• 2. • Fig 19.2(a) shows the schematic illustration of a typical screw extruder. (b) Geometry of an extruder screw. Complex shapes can be extruded with relatively simple and inexpensive dies. • Screws have three distinct sections: 1. Feed section: Conveys the material from the hopper into the central region of the barrel. 2. Melt section (also called compression or transition section): Where the heat generated by the viscous shearing of the plastic pellets and by the external heaters causes melting to begin. 3. Metering or pumping section: Where additional shearing (at a high rate) and melting occur with pressure building up at the die. 2
  • 3. • Fig 19.3 shows the Common extrusion die geometries: (a) coat-hanger die for extruding sheet; (b) round die for producing rods; and (c) and (d) nonuniform recovery of the part after it exits the die. • The control of processing parameters such as extruder-screw rotational speed, barrel-wall temperatures, die design, and rate of cooling and drawing speeds are important in order to ensure product integrity and uniform dimensional accuracy. • Die shape is important, as it can induce high stresses in the product, causing it to develop surface fractures (as also occur in metals). Miscellaneous extrusion processes Plastic tubes and pipes • These are produced in an extruder with a spider die. • Fiber or wire reinforcements also may be fed through specially designed dies in this operation for the production of reinforced hoses that need to withstand higher pressures. • The extrusion of tubes is also a necessary first step for related processes, such as extrusion blow molding and blown film. • Fig 19.4 shows the extrusion of tubes. (a) Extrusion using a spider die and pressurized air. (b) Coextrusion for producing a bottle. 3
  • 4. Plastic-coated electrical wire • Electrical wire cable, and strips also are extruded and coated with plastic by this process. • The wire is fed into the die opening at a controlled rate with the extruded plastic in order to produce a uniform coating. • Plasticcoated paper clips also are made by coextrusion. • To ensure proper insulation, extruded electrical wires are checked continuously for their resistance as they exit the die; they also are marked automatically with a roller to identify the specific type of wire. 4
  • 5. Polymer sheets and films • These can be produced by using a specially designed flat-extrusion die. • Also known as the coathanger die, it is designed to distribute the polymer melt evenly throughout the width. • The polymer is extruded by forcing it through the die, after which the extruded sheet is taken up. • Generally, polymer sheet is considered to be thicker than 0.5 mm, and film is thinner than 0.5 mm. Thin polymer films • Common plastic bags and other thin polymer film products are made from blown film, which is made from a thin-walled tube produced by an extruder. • In this process, a tube is extruded continuously vertically upward and then expanded into a balloon shape by blowing air through the center of the extrusion die until the desired film thickness is reached. • Fig 19.5(a) shows the schematic illustration of the production of thin film and plastic bags from tube—first produced by an extruder and then blown by air. (b) A blown-film operation. This process is well developed, producing inexpensive and very large quantities of plastic film and shopping bags. 5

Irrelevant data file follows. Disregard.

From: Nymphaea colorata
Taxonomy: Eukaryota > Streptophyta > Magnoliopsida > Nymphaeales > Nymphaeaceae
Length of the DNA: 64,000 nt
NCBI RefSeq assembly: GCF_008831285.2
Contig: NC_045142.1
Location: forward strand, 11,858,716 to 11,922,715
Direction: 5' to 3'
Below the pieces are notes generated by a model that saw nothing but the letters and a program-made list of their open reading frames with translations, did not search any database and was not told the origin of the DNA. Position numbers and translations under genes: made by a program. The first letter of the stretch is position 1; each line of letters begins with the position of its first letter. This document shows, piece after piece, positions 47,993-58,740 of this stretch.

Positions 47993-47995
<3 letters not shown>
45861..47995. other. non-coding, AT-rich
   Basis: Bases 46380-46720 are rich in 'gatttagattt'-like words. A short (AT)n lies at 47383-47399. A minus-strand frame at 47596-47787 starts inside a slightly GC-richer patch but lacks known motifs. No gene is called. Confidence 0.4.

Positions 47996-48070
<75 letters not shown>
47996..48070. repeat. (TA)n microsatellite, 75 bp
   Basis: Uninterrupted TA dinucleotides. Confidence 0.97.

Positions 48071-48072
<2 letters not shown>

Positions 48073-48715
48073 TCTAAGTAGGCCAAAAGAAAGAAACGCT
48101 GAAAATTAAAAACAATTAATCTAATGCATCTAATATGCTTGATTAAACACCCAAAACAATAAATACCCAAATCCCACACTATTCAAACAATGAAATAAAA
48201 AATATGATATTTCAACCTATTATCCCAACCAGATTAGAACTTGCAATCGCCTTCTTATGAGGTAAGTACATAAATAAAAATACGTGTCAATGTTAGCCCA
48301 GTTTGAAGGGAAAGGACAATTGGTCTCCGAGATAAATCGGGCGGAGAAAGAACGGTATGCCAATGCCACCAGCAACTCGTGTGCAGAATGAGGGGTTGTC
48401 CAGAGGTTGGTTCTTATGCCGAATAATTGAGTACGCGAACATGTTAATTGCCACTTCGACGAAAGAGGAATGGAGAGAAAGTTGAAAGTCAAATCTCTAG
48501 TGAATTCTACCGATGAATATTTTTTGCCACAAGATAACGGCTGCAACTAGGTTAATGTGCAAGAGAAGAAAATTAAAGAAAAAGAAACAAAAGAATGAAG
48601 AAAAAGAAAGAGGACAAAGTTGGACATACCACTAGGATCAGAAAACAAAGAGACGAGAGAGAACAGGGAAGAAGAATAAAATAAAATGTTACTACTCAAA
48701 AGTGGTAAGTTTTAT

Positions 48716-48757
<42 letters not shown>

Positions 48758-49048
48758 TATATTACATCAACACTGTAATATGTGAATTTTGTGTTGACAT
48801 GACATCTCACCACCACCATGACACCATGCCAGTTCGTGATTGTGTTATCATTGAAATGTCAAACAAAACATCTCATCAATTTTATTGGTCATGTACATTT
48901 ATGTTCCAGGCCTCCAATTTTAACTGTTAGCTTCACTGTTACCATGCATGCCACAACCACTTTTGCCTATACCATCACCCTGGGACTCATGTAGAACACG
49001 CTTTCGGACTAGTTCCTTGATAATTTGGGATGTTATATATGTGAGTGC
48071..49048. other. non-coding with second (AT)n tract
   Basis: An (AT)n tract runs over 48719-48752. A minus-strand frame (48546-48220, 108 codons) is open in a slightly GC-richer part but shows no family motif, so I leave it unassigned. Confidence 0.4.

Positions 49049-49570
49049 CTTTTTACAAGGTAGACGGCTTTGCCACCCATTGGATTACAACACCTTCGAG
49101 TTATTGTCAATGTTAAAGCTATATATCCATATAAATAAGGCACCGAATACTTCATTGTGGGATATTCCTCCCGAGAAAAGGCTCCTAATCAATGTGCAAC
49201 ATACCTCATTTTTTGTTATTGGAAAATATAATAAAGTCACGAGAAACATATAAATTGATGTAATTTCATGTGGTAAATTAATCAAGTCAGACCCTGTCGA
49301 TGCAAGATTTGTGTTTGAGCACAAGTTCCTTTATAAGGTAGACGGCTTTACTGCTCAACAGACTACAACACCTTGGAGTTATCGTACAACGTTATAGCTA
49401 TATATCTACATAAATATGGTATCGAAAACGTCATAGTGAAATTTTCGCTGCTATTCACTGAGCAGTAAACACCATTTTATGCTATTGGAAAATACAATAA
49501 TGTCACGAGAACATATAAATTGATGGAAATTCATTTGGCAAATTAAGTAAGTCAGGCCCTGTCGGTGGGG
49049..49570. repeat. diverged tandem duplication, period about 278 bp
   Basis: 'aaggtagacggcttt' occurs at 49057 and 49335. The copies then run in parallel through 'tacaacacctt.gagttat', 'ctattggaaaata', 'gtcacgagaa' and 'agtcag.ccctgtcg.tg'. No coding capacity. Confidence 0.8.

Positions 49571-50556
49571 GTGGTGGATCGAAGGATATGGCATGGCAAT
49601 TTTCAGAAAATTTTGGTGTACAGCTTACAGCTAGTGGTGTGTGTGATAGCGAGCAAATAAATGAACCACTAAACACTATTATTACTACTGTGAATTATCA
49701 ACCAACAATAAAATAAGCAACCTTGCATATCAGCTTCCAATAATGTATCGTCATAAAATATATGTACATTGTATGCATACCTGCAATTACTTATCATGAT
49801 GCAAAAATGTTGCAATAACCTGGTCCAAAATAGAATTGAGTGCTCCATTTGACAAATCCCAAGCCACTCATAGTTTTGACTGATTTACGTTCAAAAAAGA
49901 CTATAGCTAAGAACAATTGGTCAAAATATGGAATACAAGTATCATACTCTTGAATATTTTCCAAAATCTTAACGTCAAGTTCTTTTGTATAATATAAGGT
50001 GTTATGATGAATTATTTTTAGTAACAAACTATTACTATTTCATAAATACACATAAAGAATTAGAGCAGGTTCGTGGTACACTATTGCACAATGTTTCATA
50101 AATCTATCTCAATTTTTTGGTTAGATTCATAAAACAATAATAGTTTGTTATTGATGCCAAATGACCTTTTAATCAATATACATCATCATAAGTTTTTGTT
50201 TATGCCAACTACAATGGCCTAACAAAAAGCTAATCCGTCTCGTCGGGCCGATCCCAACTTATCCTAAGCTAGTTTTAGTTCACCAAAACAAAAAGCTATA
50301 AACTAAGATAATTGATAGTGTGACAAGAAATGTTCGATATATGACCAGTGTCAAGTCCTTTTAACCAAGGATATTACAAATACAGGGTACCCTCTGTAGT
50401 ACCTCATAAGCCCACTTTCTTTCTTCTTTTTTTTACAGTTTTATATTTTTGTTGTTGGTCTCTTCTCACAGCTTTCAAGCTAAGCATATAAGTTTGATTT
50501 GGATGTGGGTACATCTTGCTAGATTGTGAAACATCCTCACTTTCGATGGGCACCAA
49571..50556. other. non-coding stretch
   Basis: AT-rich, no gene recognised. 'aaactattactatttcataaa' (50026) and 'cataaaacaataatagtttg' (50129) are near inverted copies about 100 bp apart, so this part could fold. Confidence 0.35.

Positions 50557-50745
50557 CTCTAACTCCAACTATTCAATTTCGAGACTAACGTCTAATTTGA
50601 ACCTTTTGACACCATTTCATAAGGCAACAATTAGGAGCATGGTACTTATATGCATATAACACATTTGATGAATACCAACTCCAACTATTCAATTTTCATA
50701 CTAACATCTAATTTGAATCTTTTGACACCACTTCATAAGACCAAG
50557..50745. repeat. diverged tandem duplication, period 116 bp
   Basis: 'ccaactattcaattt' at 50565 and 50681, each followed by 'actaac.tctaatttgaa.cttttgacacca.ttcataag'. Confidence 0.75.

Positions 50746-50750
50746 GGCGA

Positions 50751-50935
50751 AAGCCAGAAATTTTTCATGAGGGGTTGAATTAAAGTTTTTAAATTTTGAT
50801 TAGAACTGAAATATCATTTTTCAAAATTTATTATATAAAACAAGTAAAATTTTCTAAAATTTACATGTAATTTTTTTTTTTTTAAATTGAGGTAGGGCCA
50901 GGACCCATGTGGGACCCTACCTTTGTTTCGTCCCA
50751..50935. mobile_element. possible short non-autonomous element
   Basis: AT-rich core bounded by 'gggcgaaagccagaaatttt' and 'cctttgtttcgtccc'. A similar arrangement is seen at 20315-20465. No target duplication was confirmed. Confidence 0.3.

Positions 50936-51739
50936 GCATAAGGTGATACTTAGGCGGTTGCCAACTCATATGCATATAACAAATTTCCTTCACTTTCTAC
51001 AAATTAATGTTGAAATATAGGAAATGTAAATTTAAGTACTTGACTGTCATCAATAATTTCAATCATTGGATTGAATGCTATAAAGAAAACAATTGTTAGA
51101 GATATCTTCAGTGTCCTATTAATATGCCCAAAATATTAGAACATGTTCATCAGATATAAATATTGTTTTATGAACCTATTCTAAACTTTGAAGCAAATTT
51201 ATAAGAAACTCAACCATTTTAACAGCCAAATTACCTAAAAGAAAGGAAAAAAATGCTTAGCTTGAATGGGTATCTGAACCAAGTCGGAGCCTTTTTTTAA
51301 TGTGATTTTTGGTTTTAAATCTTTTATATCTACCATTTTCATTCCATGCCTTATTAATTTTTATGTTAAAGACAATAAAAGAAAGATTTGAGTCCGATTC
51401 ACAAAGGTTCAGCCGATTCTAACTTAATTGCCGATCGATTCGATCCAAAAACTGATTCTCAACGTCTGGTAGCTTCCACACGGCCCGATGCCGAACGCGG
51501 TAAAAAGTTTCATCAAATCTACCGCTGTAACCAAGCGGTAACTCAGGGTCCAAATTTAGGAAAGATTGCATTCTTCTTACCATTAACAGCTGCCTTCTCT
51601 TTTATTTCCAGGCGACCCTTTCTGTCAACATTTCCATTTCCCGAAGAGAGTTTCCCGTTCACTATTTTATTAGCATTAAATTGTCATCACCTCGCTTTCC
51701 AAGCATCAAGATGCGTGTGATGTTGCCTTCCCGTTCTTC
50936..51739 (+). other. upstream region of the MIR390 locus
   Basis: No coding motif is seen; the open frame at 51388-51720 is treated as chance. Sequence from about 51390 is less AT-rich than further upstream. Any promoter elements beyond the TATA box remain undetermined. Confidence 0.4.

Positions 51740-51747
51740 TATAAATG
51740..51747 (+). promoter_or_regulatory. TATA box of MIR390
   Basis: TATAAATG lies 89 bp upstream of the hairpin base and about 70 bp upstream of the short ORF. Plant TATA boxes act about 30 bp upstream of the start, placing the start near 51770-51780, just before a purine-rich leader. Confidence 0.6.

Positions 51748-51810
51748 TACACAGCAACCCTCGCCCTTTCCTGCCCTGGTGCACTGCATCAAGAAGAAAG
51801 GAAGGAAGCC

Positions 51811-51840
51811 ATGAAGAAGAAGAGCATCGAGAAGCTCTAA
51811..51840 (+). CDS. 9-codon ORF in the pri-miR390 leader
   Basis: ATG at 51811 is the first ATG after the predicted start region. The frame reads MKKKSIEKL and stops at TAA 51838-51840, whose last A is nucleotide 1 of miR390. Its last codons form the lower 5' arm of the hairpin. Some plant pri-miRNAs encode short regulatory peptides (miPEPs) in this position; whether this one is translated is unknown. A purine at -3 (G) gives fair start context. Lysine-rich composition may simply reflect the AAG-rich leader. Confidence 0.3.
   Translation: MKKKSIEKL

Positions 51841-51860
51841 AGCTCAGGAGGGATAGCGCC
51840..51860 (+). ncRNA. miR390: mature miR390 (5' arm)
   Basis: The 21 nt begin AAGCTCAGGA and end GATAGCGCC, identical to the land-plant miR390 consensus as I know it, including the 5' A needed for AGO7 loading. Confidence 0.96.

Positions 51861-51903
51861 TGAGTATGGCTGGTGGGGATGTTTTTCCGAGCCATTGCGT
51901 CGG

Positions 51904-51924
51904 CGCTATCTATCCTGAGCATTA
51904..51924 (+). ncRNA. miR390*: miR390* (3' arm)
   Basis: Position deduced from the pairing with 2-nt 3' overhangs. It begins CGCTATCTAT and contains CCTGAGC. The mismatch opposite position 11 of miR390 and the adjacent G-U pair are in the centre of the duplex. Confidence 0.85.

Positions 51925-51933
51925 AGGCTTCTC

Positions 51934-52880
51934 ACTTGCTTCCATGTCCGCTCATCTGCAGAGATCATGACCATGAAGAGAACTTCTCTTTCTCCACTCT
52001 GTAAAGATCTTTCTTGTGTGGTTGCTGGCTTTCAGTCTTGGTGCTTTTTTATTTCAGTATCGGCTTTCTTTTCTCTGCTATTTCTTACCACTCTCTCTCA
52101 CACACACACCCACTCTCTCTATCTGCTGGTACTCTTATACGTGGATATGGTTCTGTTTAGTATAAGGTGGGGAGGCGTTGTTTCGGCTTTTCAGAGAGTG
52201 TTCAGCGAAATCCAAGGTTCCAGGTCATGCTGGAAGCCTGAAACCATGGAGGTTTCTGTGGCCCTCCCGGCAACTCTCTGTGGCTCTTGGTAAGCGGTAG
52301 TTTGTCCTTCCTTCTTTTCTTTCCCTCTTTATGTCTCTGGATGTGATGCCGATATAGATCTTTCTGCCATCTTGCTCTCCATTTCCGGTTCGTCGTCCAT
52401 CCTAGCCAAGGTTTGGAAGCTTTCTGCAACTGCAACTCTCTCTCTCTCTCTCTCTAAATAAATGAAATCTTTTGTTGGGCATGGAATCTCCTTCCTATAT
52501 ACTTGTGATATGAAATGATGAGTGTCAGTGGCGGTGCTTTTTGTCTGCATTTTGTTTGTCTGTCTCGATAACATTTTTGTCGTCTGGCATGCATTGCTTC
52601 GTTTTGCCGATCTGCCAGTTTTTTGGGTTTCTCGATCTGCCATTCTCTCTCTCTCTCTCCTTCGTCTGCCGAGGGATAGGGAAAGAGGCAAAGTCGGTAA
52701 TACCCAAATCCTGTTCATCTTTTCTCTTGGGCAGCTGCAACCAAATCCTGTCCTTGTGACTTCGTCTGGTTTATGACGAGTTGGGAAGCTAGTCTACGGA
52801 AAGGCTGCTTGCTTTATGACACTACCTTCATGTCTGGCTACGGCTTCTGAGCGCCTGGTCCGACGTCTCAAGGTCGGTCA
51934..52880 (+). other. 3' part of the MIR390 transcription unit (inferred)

• 6. Injection Molding • Injection molding is similar to hot-chamber die casting. • The pellets or granules are fed into the heated cylinder, and the melt is forced into the mold either by a hydraulic plunger or by the rotating screw system of an extruder. • Fig 19.7 shows the schematic illustration of injection molding with (a) plunger and (b) reciprocating rotating screw. • Fig 19.8 shows the sequence of operations in the injection molding of a part with a reciprocating screw. This process is used widely for numerous consumer and commercial products, such as toys, containers, knobs, and electrical equipment. • Fig 19.9 shows the typical products made by injection molding, including examples of insert molding. 6
  • 7. 7
  • 8. • After the part has cooled sufficiently (for thermoplastics) or cured (for thermosets), the molds are opened and the part is removed from the mold using ejectors. • Fig 19.10 shows the Illustration of mold features for injection molding. (a) Two-plate mold with important features identified. (b) Schematic illustration of the features in a mold. Process capabilities • Injection molding is a high-rate production process and permits good dimensional control. • Injection molding is a versatile process capable of producing complex shapes with good dimensional accuracy and at high production rates. • Methods of avoiding defects consist of the proper control of temperatures, • pressures, and mold design modifications usin simulation software. 8
  • 9. Blow Molding • Blow molding is a modified extrusion- and injection-molding process. • In extrusion blow molding, a tube or preform (usually oriented so that it is vertical) is first extruded. • Fig 19.16(a) shows the schematic illustrations of (a) the extrusion blow-molding process for making plastic beverage bottles; (b) the injection blow-molding process; and (c) a three-station injection blow- molding machine for making plastic bottles. • In some operations, the extrusion is continuous, and the molds move with the tubing. • In injection blow molding, a short tubular piece (parison) first is injection molded into cool dies (parisons may be made and stored for later use). • A related process is stretch blow molding, where the parison is expanded and elongated simultaneously, subjecting the polymer to biaxial stretching and thus enhancing its properties. • Multilayer blow molding involves the use of coextruded tubes or parisons and thus permits the production of a multilayer structure. 9